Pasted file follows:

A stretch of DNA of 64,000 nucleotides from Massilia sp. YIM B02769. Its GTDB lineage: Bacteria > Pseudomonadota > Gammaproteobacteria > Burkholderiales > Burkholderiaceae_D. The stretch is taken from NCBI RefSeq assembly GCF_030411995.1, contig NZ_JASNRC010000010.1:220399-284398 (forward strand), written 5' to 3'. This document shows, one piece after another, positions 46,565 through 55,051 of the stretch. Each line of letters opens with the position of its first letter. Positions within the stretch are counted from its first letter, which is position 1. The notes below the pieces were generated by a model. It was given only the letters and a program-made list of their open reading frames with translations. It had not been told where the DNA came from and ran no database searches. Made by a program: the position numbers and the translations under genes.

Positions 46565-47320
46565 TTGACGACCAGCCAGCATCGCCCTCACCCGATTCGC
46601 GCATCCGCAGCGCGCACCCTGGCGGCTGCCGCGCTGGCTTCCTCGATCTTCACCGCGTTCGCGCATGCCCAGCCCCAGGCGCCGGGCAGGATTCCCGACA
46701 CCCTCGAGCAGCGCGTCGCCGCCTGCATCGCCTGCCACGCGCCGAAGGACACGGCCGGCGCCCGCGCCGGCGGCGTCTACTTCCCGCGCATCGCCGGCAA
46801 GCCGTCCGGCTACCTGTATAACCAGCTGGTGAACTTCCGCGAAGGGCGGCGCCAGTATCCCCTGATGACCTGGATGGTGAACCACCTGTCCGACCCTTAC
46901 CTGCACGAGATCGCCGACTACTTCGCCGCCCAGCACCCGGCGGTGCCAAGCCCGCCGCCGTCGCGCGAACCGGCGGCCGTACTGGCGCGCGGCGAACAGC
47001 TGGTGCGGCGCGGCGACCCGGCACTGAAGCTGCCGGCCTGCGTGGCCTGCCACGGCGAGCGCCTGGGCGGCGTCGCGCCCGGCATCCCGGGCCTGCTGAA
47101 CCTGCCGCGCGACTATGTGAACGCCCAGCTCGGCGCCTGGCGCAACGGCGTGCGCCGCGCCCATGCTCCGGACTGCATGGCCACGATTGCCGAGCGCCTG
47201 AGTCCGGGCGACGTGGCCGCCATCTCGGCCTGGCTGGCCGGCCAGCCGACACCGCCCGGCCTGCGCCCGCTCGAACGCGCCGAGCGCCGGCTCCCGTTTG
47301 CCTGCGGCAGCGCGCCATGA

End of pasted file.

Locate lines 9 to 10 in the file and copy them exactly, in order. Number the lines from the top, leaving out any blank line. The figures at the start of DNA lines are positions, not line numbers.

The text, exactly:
47101 CCTGCCGCGCGACTATGTGAACGCCCAGCTCGGCGCCTGGCGCAACGGCGTGCGCCGCGCCCATGCTCCGGACTGCATGGCCACGATTGCCGAGCGCCTG
47201 AGTCCGGGCGACGTGGCCGCCATCTCGGCCTGGCTGGCCGGCCAGCCGACACCGCCCGGCCTGCGCCCGCTCGAACGCGCCGAGCGCCGGCTCCCGTTTG